For days people had brought food. We ran out of space for it and left some of it out on the porch in the March cold, occasionally picking at bits of it here and there. I thought I was hungry, from time to time. Some autonomic system was. And then I would try to eat, and fail. People kept bringing it, though, tray after tray, and eventually we hit the point in the process where people would leave us alone with our grief. Our grief and our cold cut platters and enough overcooked industrial pasta to feed a family much bigger than our dwindling one.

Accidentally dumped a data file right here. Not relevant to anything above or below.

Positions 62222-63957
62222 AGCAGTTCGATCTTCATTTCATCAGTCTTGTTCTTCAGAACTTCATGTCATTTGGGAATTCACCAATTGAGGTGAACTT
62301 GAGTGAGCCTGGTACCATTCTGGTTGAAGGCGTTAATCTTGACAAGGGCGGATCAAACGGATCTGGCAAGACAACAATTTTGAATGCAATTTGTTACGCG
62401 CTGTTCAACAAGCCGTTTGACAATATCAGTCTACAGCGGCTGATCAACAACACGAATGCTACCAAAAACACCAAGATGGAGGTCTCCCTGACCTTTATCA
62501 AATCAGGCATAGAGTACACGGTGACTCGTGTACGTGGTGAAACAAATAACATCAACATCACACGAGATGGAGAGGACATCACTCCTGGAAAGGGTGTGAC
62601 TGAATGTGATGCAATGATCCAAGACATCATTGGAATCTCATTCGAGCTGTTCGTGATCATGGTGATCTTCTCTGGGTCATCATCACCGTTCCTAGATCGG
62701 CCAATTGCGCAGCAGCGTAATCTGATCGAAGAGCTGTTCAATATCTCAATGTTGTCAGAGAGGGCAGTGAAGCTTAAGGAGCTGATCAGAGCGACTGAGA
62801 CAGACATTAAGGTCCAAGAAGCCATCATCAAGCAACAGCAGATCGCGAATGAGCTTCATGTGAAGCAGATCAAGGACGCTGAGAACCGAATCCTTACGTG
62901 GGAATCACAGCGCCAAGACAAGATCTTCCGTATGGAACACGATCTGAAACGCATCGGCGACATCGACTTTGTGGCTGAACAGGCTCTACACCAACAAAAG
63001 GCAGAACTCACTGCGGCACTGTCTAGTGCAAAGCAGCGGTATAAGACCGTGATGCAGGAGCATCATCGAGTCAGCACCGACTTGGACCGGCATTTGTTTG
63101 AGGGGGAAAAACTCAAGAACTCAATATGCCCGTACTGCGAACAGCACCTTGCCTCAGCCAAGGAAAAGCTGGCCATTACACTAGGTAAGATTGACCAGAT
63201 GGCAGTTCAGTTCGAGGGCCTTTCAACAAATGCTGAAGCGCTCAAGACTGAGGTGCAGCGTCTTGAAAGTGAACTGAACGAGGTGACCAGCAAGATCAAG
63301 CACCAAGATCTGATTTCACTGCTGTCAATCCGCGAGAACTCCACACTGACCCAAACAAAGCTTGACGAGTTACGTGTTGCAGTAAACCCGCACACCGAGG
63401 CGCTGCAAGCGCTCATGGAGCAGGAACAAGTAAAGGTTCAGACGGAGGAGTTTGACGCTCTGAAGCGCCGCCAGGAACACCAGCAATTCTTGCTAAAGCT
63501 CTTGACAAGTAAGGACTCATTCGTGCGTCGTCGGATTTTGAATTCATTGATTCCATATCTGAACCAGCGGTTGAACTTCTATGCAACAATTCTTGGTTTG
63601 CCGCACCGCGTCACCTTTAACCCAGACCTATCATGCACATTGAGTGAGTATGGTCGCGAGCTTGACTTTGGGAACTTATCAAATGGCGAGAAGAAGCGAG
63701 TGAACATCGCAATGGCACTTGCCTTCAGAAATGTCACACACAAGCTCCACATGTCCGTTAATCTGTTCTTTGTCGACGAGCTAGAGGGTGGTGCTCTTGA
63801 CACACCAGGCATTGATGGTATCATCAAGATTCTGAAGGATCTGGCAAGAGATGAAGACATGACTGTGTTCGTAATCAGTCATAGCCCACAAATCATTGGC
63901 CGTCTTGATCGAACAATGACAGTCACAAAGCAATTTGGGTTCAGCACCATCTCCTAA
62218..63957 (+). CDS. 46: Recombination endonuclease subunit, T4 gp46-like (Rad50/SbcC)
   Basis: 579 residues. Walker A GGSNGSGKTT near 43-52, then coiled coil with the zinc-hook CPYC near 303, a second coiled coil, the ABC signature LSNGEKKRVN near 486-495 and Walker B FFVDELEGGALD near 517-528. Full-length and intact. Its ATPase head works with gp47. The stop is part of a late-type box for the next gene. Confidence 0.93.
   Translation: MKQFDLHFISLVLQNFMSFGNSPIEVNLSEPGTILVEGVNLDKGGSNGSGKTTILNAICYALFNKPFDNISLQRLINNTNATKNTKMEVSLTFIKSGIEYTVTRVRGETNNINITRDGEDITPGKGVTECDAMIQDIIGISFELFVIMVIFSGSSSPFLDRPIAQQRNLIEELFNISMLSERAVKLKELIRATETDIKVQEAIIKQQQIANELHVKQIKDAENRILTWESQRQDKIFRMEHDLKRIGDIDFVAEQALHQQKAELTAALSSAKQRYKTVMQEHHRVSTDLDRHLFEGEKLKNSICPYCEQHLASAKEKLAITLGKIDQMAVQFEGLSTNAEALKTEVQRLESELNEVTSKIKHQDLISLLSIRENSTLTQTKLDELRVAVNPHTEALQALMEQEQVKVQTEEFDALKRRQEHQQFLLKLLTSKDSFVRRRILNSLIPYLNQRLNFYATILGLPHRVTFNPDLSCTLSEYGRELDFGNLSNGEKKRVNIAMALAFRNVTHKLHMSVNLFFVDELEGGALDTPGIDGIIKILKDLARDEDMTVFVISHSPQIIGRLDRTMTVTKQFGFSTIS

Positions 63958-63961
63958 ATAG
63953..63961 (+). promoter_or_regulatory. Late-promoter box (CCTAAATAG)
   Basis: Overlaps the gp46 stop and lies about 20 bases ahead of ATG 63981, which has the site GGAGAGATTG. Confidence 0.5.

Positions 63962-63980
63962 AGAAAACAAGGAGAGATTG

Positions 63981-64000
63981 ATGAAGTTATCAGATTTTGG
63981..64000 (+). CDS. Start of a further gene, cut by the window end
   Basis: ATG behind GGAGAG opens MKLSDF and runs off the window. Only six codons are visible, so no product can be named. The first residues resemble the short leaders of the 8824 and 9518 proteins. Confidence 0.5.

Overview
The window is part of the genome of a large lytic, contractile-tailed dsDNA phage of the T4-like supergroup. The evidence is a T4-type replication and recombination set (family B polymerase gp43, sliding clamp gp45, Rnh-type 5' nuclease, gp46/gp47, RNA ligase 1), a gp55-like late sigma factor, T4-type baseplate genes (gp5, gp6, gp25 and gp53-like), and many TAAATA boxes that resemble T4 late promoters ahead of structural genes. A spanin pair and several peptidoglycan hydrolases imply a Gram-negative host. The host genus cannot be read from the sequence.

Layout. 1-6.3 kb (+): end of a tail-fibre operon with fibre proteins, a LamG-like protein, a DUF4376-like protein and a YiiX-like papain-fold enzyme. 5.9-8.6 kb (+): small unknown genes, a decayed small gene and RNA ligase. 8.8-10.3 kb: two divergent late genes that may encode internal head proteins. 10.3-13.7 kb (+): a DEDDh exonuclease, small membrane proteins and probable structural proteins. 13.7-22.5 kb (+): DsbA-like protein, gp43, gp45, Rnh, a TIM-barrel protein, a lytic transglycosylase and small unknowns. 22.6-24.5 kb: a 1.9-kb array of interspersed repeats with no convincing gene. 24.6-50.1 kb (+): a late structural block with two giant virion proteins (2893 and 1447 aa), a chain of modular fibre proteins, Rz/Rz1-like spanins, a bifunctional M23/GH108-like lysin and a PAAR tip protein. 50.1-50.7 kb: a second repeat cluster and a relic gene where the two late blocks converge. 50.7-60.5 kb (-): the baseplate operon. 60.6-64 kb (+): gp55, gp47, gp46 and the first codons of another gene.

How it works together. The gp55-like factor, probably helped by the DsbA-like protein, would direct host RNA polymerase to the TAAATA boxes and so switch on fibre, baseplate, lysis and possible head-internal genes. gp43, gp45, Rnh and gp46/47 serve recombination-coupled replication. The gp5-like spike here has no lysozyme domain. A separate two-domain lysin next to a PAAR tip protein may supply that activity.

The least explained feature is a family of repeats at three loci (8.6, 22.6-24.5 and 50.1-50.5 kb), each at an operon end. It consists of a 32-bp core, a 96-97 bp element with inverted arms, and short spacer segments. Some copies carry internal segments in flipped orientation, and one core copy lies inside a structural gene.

The four of us went back to the house: my brother and his wife, Myron, and me. We sat at the dining room table and ate. Myron remembers my sister-in-law saying something funny to break the ice. I don’t remember much of anything. There was a tall and very fancy layer cake, one so festive and grotesquely inappropriate that it felt like someone had meant to celebrate something, hadn’t had the heart (or nerve) to do so, and passed the cake on to us in our hour of need. I think it was festooned with tiny chocolate curls. We made conversation, but there is always too much to say and no good way to say it.